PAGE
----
What to do when a bird gets stuck in your house


Pas facile
16 August 2012, 2:41 pm
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Kind of lost my shit today at work, staring at a box on the screen, reading the words sent over an ocean as reality sunk in.  Lourd.  That’s how I feel.  Heavy and sad.  My whole concept of the country is now different; when I travel to my “second home,” by best friend will no longer be right down the street.  No more moto rides across humid nights, palm wine I probably shouldn’t drink, marveling at his ever-pregnant wife’s expanding belly and secretly hoping it’s a girl this time.

This is silly, indulgent.  No one is dying.  He is moving to another town, took on a position that will likely pay him more than we ever did.  Even now, I know, this reaction seems overblown.  This is simply the end of a chapter, one of so many that preceded it, but still.  Il y aura une vide, I say in my bad French.  Il n’y a personne comme toi.  He responds, the words stringing together in a line that crosses the Atlantic, gently.  Please, I will cry.  In English.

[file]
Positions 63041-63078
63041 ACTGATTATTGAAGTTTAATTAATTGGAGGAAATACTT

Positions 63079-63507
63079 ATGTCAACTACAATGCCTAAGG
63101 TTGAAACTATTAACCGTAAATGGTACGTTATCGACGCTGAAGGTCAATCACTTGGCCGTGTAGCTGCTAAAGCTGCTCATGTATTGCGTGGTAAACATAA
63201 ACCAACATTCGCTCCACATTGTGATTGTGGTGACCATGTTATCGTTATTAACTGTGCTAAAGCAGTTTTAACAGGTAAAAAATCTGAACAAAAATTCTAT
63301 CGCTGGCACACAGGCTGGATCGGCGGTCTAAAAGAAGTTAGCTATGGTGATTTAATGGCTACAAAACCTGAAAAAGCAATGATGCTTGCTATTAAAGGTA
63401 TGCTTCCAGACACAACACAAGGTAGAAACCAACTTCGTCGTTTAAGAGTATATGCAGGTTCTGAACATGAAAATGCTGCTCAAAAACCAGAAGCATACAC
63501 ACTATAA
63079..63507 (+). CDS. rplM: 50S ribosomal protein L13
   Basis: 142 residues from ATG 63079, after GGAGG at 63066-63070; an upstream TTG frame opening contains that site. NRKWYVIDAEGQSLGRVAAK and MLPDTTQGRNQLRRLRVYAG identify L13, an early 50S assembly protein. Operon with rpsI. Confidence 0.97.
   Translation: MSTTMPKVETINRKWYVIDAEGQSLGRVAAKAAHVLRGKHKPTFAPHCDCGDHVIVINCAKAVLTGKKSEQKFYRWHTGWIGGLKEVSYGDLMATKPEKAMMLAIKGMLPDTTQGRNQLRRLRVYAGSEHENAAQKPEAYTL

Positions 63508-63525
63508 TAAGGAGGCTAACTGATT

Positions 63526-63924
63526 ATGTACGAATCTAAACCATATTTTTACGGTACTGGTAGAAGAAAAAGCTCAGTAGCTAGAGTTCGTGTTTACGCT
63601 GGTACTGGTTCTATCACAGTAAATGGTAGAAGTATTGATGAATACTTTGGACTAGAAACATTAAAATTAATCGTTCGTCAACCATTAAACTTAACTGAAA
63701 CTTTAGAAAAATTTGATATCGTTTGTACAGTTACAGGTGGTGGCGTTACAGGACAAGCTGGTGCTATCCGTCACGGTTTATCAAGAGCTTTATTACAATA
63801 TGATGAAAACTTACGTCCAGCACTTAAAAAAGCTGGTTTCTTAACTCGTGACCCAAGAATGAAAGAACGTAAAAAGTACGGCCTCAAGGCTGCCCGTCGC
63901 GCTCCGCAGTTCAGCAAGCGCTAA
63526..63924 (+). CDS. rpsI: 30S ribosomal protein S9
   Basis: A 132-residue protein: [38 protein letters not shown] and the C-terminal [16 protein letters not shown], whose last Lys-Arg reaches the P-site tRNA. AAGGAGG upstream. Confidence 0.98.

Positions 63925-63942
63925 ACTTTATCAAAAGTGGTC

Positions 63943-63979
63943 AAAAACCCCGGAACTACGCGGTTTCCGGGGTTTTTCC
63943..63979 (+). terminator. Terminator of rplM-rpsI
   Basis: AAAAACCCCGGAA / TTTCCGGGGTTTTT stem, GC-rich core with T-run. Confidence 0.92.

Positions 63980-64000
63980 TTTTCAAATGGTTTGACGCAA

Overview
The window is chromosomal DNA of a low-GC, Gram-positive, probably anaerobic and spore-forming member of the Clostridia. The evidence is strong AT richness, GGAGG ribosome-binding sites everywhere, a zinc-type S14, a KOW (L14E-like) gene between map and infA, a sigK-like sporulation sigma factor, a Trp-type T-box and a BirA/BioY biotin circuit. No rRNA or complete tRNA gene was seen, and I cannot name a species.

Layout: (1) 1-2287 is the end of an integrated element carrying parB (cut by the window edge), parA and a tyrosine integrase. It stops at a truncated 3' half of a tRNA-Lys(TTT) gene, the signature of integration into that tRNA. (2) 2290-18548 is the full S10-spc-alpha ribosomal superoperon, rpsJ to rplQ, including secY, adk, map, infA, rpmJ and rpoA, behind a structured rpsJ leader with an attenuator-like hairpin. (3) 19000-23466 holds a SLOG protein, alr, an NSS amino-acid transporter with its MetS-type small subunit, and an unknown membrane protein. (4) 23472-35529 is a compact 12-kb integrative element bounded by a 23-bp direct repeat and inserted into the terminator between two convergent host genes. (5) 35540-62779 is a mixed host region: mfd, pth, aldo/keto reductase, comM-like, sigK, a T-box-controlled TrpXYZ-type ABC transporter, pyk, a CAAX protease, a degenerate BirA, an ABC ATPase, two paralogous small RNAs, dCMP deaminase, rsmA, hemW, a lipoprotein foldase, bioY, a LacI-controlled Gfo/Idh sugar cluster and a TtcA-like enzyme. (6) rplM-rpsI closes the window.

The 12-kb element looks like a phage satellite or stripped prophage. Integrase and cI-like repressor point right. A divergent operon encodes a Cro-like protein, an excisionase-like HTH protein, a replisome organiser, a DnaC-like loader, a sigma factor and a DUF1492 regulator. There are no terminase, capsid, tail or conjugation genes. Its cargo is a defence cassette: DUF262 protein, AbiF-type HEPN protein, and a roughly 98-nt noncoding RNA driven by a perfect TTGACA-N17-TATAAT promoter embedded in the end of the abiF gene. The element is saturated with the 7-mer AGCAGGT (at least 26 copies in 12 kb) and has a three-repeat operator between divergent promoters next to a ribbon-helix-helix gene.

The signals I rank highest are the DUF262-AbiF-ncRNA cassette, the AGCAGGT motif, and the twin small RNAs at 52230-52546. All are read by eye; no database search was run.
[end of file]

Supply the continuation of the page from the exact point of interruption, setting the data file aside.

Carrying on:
I stop, hands resting on the edge of my desk, thinking how much easier it is to be brave across time zones.  Or maybe it just makes it easier to not have to admit: I’m already crying.

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drunken admiration, nights of
15 September 2008, 2:13 pm
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I’m having a tough time concentrating on much today, mostly because I can’t stop thinking about David Foster Wallace’s death over the weekend. R sent me a link this morning, and since then my mind’s been reeling in a hundred different directions – his brilliance kept him high on my list of top authors, his works so interwoven with specific events and places in my own life, his death so sad and far away.

There is a unique love, I think, for people we will never meet: it expands, shifts years and time; it forgives; it inflates your own devotion to almost-spiritual significance. I hauled Infinite Jest to Paris, and, heart breaking at the thought of leaving it there, hauled it back. I once read that he edited 500 pages from it at an editor’s insistence and can’t imagine his feeling of (yes) infinite loss.

In hindsight, I suppose, that pain is the opposite to the chasm that led him to his last effort; that pain, at least, was filled with words and pages and passion and life. The world is peering into that chasm now, Mr. Wallace, and we will miss you greatly.